Parting with your money can sometimes feel like pulling teeth. It can be thrilling to feel carefree and frivolous with your spending, but the hangover from that state is worse than how you’d feel after a night on the margaritas.
One trend that’s sweeping the financial tech world by storm is “round-ups.” It’s said to be a cure-all, especially for the younger generation struggling to put money aside. Depending on the different round-up service, the premise is that from every expense or purchase you make, the amount will be rounded up (to the dollar or the nearest $5 amount) and the difference will be diverted into your savings. There’s no need for willpower and no need for deliberation because roundups are automated. It’s saving without the heartache and hurt.
The beauty of this trend is that roundups aren’t just available for savings – they’re available for investing, for debt, for shopping and your super.
Here’s our round up of the roundups:
Raiz, formerly named Acorns, is a micro-investing app founded in 2016, led by CEO George Lucas (not the same one of Star Wars fame) available in Australia, Indonesia and Malaysia. Their website states you can “invest spare change automatically from everyday purchases into a diversified portfolio.”
Raiz only invests in exchange traded funds (ETFs) – which we explain in our article here – and each portfolio incorporates a different strategy and mix of ETFs. The Raiz app charges $2.50 per month for accounts holding under $10,000 and anywhere north of that amount carries a 0.275% charge.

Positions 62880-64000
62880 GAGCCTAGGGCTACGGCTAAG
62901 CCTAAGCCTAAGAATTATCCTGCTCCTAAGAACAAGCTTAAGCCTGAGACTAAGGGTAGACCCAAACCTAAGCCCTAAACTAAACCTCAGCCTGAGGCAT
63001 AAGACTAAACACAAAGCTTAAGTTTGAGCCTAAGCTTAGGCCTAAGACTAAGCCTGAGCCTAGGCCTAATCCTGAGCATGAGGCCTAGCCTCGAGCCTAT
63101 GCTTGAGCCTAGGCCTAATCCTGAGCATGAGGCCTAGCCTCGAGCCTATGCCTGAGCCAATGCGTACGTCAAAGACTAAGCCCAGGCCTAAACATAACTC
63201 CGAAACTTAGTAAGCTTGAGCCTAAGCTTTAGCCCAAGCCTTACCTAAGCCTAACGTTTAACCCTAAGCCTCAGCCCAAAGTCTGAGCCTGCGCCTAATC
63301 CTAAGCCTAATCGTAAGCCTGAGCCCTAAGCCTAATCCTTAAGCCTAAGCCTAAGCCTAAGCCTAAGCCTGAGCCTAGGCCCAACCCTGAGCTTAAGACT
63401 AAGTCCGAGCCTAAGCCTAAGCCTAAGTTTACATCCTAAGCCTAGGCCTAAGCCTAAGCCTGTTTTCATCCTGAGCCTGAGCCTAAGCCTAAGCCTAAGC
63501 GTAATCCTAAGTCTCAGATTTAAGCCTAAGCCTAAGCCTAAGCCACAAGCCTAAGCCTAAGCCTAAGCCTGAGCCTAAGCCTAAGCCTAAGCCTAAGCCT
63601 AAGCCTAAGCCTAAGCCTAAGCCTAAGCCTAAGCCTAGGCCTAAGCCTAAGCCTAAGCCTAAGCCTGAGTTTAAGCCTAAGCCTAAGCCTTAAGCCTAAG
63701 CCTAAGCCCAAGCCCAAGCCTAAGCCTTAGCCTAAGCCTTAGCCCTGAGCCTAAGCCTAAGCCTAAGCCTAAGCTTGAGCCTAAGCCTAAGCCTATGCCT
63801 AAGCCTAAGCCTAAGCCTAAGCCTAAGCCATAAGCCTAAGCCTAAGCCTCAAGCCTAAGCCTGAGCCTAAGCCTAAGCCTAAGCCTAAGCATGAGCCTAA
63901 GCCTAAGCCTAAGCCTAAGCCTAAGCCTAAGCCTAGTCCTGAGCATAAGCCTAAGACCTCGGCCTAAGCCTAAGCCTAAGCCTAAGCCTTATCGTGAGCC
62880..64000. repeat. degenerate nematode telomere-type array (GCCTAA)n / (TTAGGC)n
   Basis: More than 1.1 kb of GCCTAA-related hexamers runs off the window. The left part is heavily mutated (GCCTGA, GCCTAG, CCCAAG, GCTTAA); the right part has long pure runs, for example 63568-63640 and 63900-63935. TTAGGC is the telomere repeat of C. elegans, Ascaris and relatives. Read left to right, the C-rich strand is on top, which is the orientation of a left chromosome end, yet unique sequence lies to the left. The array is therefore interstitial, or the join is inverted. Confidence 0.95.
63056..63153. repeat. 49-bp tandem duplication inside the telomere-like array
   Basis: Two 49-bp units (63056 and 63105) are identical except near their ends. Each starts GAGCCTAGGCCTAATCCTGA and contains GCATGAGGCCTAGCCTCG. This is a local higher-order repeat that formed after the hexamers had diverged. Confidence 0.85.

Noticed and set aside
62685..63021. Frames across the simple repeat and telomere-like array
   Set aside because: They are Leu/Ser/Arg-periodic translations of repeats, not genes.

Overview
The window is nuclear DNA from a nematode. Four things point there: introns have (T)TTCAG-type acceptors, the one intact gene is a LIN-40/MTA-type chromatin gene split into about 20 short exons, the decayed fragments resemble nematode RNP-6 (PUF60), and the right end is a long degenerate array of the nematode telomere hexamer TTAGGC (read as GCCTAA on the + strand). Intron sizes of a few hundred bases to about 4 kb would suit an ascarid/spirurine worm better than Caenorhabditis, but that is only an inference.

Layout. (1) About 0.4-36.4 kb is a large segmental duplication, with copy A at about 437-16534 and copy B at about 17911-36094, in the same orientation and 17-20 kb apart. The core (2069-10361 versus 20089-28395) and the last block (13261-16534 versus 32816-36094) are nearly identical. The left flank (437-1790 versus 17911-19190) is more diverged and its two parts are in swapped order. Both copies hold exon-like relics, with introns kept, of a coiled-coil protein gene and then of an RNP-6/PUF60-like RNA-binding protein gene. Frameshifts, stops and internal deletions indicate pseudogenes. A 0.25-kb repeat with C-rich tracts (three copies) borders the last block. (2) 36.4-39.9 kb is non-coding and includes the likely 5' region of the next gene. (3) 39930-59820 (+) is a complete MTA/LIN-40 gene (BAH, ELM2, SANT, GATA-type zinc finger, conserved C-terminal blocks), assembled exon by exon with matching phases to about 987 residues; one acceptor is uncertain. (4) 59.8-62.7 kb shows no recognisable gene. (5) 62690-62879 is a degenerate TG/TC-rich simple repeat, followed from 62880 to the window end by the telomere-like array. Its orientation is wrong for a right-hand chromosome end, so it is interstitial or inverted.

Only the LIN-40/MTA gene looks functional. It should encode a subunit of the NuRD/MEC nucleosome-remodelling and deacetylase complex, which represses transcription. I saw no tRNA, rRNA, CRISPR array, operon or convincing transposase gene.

This app is a hassle-free way for beginners to become familiar with the share market.
App store review rating: 4.6 out of 5 stars
If you’re the kind of die-hard shopper who always has a wish list of items that you’re dying to purchase, then Sippora is the app for you! Connected to a plethora of retailers like Lululemon, Sephora and Bing Lee, you can select the items you want to save for and Sippora will start rounding up your purchases towards these items. You can also choose whether you want the round-up amount to be to the nearest $1, $2 or $5.
Reviews of this app do report that it can be a little glitchy. Also, you can’t currently withdraw any money, it must be used toward purchases.
App store review rating: 3.7 out of 5 stars
To rid yourself of debt:
Wisr is Australia’s first app that allows you to connect and pay down your debts through round-ups. Wisr states that on average users pay off an extra $100 a month on credit card or mortgage debt. As another example, the Wisr website shows that if you spend $5.47 on transport per day with a round up of $0.53, that could add up to around $193.45 per year. You can also top up with extra contributions towards your debt, which at the end of each week could be a sizeable total.
Before any shopping round ups or savings round ups, this should probably be the app to consider if you have any high interest debt. Every little piece counts in chipping away at debt. Despite not being as “fun” as rounding up for spending, if you’re able to bring your debts down faster, the amount you’ll save in interest will make it worthwhile.